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Warren wants Senate ‘on the record’ on bank bill

  • FILE - In this March 27, 2017, file photo, Sen. Elizabeth Warren, D-Mass., addresses business leaders during a New England Council luncheon in Boston. Warren warned Friday, June 16, that President Donald Trump and his Republican allies are preparing to deliver “a knockout blow” to the nation’s middle-class. The liberal icon delivered the comments to a packed theater in the heart of Manhattan’s Times Square. It was the final scheduled stop in a book tour that featured a half-dozen appearances nationwide over the last two months. (AP Photo/Steven Senne, File) Steven Senne

  • WARREN



State House News Service
Tuesday, March 13, 2018

U.S. Sen. Elizabeth Warren kept the pressure up on Tuesday ahead of an expected Senate vote on banking deregulation this week, warning that it would weaken oversight of many of the country’s largest financial institutions and expose minority families to loan discrimination.

Warren, who is seeking re-election in Massachusetts this year, has been on a crusade against the bill that would roll back some of the consumer protections put in place by Dodd-Frank Act after the financial collapse 10 year ago.

The senior senator, in a conference call, said deregulating large banks with between $50 billion and $250 billion in assets would newly expose prospective homebuyers to being steered into risky loans.

The bill would also exempt 85 percent of lending institutions from requirements under the Home Mortgage Disclosure Act that they report data on who they’re lending to. The data collected through the mortgage disclosure law allows watchdogs, Warren said, to compare mortgage rates offered to minority borrowers to those offered to white borrowers with similar credit histories.

“The part of the bill that keeps me awake at night is the part that guts our ability to go after mortgage discrimination,” Warren said, describing mortgage discrimination as a root cause of the wealth gap between white and minority families.

“Mortgage discrimination still thrives across this country,” she said.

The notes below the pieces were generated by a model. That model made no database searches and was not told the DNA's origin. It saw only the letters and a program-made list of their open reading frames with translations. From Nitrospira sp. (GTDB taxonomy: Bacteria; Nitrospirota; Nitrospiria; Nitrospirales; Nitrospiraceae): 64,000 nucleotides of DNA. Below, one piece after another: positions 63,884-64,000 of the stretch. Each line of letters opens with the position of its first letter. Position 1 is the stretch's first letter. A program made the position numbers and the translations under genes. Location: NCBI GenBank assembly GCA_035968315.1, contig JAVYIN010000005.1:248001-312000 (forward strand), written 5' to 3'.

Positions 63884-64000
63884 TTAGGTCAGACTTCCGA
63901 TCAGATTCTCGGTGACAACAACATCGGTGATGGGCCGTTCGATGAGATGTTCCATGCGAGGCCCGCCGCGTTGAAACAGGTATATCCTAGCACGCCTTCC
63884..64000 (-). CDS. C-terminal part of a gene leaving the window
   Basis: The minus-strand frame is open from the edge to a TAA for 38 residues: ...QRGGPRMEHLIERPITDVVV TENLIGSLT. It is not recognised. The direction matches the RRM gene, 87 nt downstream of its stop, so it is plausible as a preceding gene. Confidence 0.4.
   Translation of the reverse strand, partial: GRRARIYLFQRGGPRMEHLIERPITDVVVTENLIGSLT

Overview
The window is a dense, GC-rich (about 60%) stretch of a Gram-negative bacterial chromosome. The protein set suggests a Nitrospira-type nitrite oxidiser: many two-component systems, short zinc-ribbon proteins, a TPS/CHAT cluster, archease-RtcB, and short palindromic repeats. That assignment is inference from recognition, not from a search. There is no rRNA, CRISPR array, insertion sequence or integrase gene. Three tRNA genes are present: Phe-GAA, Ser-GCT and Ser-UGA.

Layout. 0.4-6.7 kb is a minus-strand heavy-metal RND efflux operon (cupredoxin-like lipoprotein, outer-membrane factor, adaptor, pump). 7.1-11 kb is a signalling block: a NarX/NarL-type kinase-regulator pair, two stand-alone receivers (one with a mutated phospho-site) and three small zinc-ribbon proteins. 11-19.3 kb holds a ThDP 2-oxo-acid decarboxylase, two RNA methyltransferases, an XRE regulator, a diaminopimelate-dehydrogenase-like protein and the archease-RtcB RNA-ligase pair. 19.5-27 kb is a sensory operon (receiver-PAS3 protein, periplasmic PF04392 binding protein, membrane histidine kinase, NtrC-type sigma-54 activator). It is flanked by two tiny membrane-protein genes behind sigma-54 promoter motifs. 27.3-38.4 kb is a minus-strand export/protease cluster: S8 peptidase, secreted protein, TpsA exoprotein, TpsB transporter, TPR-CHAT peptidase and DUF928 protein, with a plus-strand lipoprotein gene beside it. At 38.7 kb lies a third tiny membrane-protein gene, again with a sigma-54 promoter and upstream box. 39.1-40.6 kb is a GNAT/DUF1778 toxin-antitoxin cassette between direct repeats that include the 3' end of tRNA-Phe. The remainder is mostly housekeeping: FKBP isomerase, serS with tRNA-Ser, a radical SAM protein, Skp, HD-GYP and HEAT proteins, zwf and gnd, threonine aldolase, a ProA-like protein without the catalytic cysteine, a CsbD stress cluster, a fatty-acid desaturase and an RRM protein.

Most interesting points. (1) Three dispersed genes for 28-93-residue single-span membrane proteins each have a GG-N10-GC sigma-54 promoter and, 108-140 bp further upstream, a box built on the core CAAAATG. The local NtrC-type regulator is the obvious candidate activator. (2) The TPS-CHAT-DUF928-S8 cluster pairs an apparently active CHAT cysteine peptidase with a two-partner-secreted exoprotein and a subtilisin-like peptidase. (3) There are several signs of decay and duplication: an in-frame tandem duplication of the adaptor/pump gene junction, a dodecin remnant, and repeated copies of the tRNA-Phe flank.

The Senate could vote on the Economic Growth, Regulatory Relief and Consumer Protection Act, sponsored by Idaho Sen. Mike Crapo, as soon as Thursday.

The bill has 12 Democratic co-sponsors, and as many as 16 Democrats could vote in support of the bill, which has been pitched as regulatory relief for small community banks and credit unions.

Crapo last week in a speech used the example of an employee of the Bank of Commerce in Idaho Falls, with just over a $1 billion in assets, who has written about the impact of regulation on her institution.

“Due to excessive regulations related to qualified mortgage loans, and the cost of hiring extra compliance staff to keep up with additional regulation, her bank has had to stop offering consumer mortgages and real estate loans,” he said.

Critics, however, have said that some of the largest national banks, including JP Morgan and Citi, will also benefit.

Warren has delivered a series of floor speeches in opposition to the bill, and on Sunday appeared on two national morning shows to criticize the bill and those who support it.

On Tuesday, Warren took part in a conference call with AFL-CIO Policy Director Damon Silvers and National Urban League President Marc Morial to keep the heat on Republican leadership ahead of the vote.

Warren said opponents of the bill are focused now on the amendment process, and Warren has 17 amendments of her own that she would like to see voted on.

One Warren amendment would prohibit any bank that received more than $1 billion in bailout money after the last financial collapse from being deregulated.

“One of the things the amendments do is they put senators on the record on where they stand on critical issues,” Warren said.